Copyright © 2004 Bruce W. Hauptli
The question “What is postmodernism?” Is bad in several ways. First it carries the presumption that a set of necessary and sufficient characteristics could be specified in the effort to capture the “essence” of postmodernism. This presumption has to be false as a central theme of postmodern thought is the rejection of timeless and static essentialistic thought. Whereas much of philosophy in the Western tradition has sought such essences, many 20th century philosophers have raised serious questions as to whether or not there “really are” such things. Following the mature thought of Ludwig Wittgenstein (his views in his “later period”), many maintain that there is not a useful set of characteristics which can be appealed to if one wants to capture the nature of “language,” for example. Just as there is no single characteristic which one can appeal to in characterizing all the things we call “games,” so there is no one characteristic (and no simple set of characteristics) which capture exactly what it is to be a language. Wittgenstein, instead, speaks of “language-games,” and uses the metaphor to indicate that there are a variety of overlapping characteristics, and a set of conventionally “clear-cut” cases as well as several families of “border-line” cases.
To understand postmodernism, of course, one has to have a conception of “modernism.” Modernists held to the Enlightenment picture which posited the view that there are universal and timeless truths (both in science and in morality), that these truths could be reached via objective methodologies, and that individuals of radically different times and cultures could come to recognize these truths. In short, the modernists held there was “a way the world is,” and they held that we could come to rationally understand this “way.” Modernists also generally believed in the idea of “human progress”—they believed that as we pursued the objective truths of science and morality, we would improve our condition.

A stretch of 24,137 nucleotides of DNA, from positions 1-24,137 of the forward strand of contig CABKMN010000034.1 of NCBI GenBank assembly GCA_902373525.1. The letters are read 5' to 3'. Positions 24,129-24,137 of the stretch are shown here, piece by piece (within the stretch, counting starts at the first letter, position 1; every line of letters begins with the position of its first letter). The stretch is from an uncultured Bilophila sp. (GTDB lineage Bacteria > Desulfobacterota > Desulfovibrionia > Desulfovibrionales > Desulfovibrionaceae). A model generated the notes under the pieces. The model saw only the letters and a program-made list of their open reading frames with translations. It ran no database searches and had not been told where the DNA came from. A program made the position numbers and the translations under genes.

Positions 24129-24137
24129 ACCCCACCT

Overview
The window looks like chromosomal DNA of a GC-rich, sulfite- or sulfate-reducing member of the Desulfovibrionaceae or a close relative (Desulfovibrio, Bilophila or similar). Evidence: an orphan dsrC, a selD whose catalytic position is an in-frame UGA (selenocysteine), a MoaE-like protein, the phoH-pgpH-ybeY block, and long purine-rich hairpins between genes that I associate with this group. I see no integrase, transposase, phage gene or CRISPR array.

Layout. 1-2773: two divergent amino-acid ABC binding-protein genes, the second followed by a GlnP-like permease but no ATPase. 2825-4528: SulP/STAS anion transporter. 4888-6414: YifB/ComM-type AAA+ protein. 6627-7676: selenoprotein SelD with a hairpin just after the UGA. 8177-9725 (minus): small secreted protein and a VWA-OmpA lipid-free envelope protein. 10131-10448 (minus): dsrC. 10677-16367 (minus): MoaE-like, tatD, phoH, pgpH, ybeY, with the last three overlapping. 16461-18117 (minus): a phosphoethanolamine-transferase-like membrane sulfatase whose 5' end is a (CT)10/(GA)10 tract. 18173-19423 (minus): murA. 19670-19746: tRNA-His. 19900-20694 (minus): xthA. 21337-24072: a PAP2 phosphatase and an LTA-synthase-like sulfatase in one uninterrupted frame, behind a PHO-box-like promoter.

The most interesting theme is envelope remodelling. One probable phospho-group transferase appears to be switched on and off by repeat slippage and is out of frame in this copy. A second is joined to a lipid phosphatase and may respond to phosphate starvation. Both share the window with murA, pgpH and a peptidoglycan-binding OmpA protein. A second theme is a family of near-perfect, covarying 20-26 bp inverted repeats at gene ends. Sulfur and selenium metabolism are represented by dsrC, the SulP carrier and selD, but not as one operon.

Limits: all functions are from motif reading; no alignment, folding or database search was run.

While many postmodern thinkers are attracted to elements in this “Enlightenment picture,” they reject its core elements. Postmodernists contend that all descriptions (analyses, theories, evaluations, etc.) are such from a perspective, and they contend that the Modernists often (though, sometimes unconsciously) adopted perspectives which were colonial, racist, capitalist, sexist, paternalistic, and homophobic.
Here, however, it becomes difficult to continue. The Postmodernists are more unified by what they reject rather than what they accept. Modernists frequently contend that this is the case because there is a fundamental logical flaw at the core of the Postmodernists’ vision.
The following two sites are helpful in attaining
a “positive” characterization of postmodernism:
Another way of trying to clarify some of the central elements of the postmodernists’ views if by looking at some of the criticisms of the orientation which have been offered. In his “The Sleep of Reason,” Thomas Nagel offers a concise version of this critique:
...the denial of objective truth on the ground that all systems of belief are determined by social forces is self-refuting if we take it seriously, since it appeals to a sociological or historical claim that would not establish the conclusion unless it were objectively correct. Moreover, it promotes one discipline, such as sociology or history, over the others whose objectivity it purports to debunk, such as physics and mathematics.1
In his Teachers Without Goals: Students Without Purposes, Henry Perkinson offers a longer version of this critique. He maintains that: